Revisited Myth #24: Ceiling medallions were placed above chandeliers to keep the soot from showing.

A reader wrote: “While on vacation my husband and I visited a circa 1880s stick style home. The docent pointed to the ceiling medallions and said they were there to keep the soot from candliers or gasoliers from showing. Ever heard that one? I would have let it go except someone staying in the B&B we were at said the same thing.”


Ceiling medallions were popular decorative elements in 19th-century middle and upper class homes. According to G. C. Winkler and R. W. Moss in Victorian Interior Decoration 1830-1900, they could be made of wood, plaster, plaster of Paris, or paper mâché, with paper mâché the most common. Styles were usually based on a single flower, a circle of acanthus leaves, or a molded, plain disk like this one: 


They were popular during the 1830s through the 1890s. According to period advertisements, the ceiling medallions that were meant for the center of the ceiling above hanging light fixtures were sometimes called “centers.”

I found nothing to indicate that centers were placed there to shield the ceiling from soot. It’s illogical. After all, if the candles or gas fixtures are giving off excessive soot, the medallions would get just as dirty as the ceiling and be even harder to clean or paint over than bare ceiling would be, so they don’t shield anything. I did read in contemporary literature that you could clean these centers with bread, which takes off the dirt but not the finish, a trick I first heard in Italy when the owner of an old castle we were renting, Montalto (you’ve got to see this place:, told us the only thing that would clean her smoke-damaged frescoes was white Tuscan bread, crusts removed.

One unidentified reader of this blog made a sensible comment, “Pretty sure ceiling medallions of old were used for the same reason they are today: when you hand something heavy from the ceiling you have to cut an obnoxious hole in the ceiling and hang it from a joist. A ceiling medallion is much nicer to look at. That’s the sole reason they exist today, and I’m guessing, but the function probably is no different today than back then.” 

Oh–the B&B folks probably repeated what they had heard at the local historic house . . . which is exactly how these myths keep spreading.

9 Responses to Revisited Myth #24: Ceiling medallions were placed above chandeliers to keep the soot from showing.

  1. sheafferhistorian says:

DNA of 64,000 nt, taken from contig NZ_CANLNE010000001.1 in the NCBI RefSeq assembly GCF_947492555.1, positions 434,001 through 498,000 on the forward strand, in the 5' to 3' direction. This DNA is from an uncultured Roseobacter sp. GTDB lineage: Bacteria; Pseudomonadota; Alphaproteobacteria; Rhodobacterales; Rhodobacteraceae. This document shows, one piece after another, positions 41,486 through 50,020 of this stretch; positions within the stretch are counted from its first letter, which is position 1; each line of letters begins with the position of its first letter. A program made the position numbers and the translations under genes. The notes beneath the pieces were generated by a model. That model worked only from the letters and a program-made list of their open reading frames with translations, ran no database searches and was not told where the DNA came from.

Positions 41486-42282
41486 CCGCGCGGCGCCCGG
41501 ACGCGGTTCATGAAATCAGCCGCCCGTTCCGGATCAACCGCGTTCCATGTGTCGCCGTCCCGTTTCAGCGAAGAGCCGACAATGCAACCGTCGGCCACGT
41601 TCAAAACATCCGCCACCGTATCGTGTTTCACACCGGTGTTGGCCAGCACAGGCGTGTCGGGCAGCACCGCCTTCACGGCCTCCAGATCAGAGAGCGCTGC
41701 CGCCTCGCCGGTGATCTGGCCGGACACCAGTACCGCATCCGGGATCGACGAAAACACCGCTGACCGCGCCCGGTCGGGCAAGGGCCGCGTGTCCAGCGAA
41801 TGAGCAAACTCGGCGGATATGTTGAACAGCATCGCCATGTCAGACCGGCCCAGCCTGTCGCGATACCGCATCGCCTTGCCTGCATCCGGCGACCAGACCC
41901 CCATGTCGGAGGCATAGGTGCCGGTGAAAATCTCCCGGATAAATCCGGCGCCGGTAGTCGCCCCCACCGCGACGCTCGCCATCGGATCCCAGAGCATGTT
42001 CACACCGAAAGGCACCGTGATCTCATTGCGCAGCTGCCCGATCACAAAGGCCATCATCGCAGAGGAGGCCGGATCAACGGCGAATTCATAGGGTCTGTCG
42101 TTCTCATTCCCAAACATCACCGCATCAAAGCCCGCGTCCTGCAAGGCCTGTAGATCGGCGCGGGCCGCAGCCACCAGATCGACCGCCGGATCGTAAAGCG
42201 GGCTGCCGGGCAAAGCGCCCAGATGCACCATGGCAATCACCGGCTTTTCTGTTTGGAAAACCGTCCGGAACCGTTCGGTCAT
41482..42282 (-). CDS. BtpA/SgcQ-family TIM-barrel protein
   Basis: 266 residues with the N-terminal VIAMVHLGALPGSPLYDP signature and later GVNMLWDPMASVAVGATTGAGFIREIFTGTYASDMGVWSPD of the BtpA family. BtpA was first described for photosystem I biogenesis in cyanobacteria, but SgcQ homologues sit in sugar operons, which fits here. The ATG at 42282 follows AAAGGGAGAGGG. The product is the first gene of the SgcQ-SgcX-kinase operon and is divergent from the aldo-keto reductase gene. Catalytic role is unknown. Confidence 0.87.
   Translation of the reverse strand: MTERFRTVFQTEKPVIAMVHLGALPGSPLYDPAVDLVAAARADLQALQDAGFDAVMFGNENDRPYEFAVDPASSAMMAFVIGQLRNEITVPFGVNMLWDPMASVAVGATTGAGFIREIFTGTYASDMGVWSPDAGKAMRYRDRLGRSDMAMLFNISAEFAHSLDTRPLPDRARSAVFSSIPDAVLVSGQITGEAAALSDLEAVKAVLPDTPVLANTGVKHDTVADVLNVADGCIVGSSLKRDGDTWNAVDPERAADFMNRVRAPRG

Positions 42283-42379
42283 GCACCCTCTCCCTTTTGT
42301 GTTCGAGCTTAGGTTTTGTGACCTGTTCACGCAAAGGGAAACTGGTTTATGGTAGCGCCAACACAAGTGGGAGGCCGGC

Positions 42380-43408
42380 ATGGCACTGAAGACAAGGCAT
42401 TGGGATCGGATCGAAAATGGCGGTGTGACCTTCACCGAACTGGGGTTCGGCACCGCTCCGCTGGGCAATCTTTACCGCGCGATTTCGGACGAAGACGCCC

Reblogged this on Practically Historical.

  2. I have a ceiling rose in my home. It contains air vents which, in the days of gas lighting, allowed any build up of gas to escape from the room.

  3. So useful article! I am going to buy a beautiful white chandelier and I wasn’t sure how to put it on the ceiling. Thanks a lot for sharing this article! Berrylands Carpet Cleaners Ltd.

  4. This is very interesting, especially since these could have been used for that reason back then. I still see these designs in homes today, my parents actually have a house with this above their chandelier. They can really look good though, maybe I’ll get one installed in my home.

  5. Ceiling medallions would be a lot of work to clean since many are several inches deep. The ceiling ornaments in Kensington plantation house hang down a foot or more. Imagine moving all the furniture just to clean a medallion.

    They are actually much older than the Nineteenth Century.; They were used in late Medieval and early Renaissance buildings as ceiling ornaments, although the chandeliers hanging there might well be later additions as the centers, or bosses, were often in the middle of the room, convenient for an hanging light.

    The Adam brothers used them, usually without lamps, in their ceilings – refer to 1760’s-1770’s Kenwood House – near London – or the 1722 Castletown House in County Kildare, Ireland, with its 1770’s Adam style ‘Pompeii-inspired’ long gallery ceiling where the Venetian chandeliers actually hang from medallions. .

    I have found a number of Victorian-era calcimine painted medallions, perhaps to make repainting them easier when lamp, oil burner or gaslight soot built up. Many oil-burning lamps originally came with ;smoke bells,’ a bell-shaped cup hung above the flame to catch the soot. A house I restored in Denver had a soot line on the walls and woodwork, where they became darker in just a few inches. But the painted ceiling medallion was easy to clean.

    In Victorian auditoriums, the ceiling medallions often included a vented grill to carry off soot and heat from the huge chandeliers needed to light them.

    At the Mt. Lebanon Shaker communities, there were individual soot pipes for oil lamps, just like stove pipes, and they plugged into the stove chimneys next to the stove pipes.

    Hope that adds to the confusion.
    Greg Hubbard

  6. Andrew says:

    I can imagine this myth being partially true though, if the medallion was a dark color, the soot would be hidden, or perhaps it could contain hidden ventilation, but still Occam’s Razor, the medallion covers the hole made to hang the heavy iron from the main building’s supports and joists.

  7. MJG says:

    I said the same thing to a docent in California or repeated this myth as fact. I told her that it was really just a myth and would be much easier to clean a flat ceiling than all the intricate details. Some books in the 1880s start even condemning them and other ceiling ornamentation if plaster as relics that should be removed. Like any period styles come and go and some just hang on. I find it irritating that so many of these myths are repeated as fact. You go to these places to learn about the period, not hear tales from grandma. .

  8. Isabel Nguyen says:

    Supposedly they repaint the medallion, they don’t clean it.

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